One of the many issues we cover when we analyse websites of our new clients is the presence of sitemaps.
Sitemaps come in 2 different formats, HTML (which users and search engine spiders can see) and XML (which is purely for search engine spiders).
Their purpose is to provide an overview of all pages across your website. The HTML version has the added advantage of giving your website visitors another means of accessing pages on your site and when you set it up correctly, it creates a great user experience (something Google really loves!).
Some websites have only the HTML version, some only have the XML version but many don’t have either! So what do yo do?
It’s a problem because it’s one of the easiest ways to help search engines find out more about your website by pointing them to the exact location of all of your content.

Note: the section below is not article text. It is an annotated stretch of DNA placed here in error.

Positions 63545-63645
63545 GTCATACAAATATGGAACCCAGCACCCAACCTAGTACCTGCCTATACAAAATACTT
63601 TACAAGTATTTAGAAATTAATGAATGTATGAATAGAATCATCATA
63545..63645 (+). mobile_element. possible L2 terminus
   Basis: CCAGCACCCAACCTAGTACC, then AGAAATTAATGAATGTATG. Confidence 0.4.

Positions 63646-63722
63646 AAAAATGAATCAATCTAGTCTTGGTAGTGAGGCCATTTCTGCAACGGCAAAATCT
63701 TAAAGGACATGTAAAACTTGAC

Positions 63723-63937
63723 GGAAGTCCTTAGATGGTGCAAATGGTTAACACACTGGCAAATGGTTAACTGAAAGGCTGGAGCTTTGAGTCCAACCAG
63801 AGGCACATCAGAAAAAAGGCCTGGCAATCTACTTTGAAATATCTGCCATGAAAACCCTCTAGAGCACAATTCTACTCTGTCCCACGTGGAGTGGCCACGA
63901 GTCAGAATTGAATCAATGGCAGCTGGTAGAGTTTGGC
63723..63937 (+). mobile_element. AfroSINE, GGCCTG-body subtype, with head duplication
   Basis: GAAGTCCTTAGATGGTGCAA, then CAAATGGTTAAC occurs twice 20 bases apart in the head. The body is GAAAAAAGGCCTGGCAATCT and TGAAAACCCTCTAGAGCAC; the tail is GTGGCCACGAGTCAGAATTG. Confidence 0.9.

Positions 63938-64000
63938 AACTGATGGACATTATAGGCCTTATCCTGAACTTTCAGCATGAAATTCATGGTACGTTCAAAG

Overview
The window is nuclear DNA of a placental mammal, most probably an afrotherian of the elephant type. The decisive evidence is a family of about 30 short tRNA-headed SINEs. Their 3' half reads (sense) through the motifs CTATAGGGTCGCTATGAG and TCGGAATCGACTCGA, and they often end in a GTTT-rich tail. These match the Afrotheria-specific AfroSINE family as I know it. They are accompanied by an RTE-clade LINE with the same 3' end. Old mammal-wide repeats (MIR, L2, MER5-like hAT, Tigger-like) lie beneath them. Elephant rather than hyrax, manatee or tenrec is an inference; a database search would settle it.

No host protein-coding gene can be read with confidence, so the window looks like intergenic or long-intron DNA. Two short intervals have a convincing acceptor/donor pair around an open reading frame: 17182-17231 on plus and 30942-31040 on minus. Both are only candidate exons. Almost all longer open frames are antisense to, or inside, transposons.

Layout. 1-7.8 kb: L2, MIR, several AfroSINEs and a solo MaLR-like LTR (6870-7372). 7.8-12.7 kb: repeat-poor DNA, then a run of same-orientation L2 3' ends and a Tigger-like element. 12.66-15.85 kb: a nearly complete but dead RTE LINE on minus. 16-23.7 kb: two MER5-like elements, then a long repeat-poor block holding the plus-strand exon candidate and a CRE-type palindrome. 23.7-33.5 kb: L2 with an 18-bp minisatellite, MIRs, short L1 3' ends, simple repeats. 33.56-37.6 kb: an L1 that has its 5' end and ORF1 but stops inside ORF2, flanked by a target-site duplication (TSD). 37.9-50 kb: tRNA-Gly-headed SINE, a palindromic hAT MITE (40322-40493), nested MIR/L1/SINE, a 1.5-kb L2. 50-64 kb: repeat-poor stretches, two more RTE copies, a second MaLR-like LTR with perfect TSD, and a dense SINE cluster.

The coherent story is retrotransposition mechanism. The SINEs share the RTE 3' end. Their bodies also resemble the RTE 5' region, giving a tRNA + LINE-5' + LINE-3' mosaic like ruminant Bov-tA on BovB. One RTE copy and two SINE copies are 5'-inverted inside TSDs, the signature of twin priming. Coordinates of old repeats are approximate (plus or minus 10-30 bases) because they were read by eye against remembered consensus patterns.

Poor accessibility is one of the main reasons why many sites don’t rank well (or at all). If you’re not allowing search engines to see your content, how will it make up its mind about what your site is most relevant for?
Sitemaps are very easy to setup and you should check with your current website or when your new site is being designed. There is a tendency for Google to prefer HTML sitemaps over XML sitemaps but given how easy it is to set both up, you should aim to have both types of sitemaps on your website, no excuses!
Some CMS even have features that automatically update your sitemaps to reflect changes in your content (adding/removing pages) and this is something to look out for.
If you need help setting up sitemaps for your website, get in touch and we’ll help out.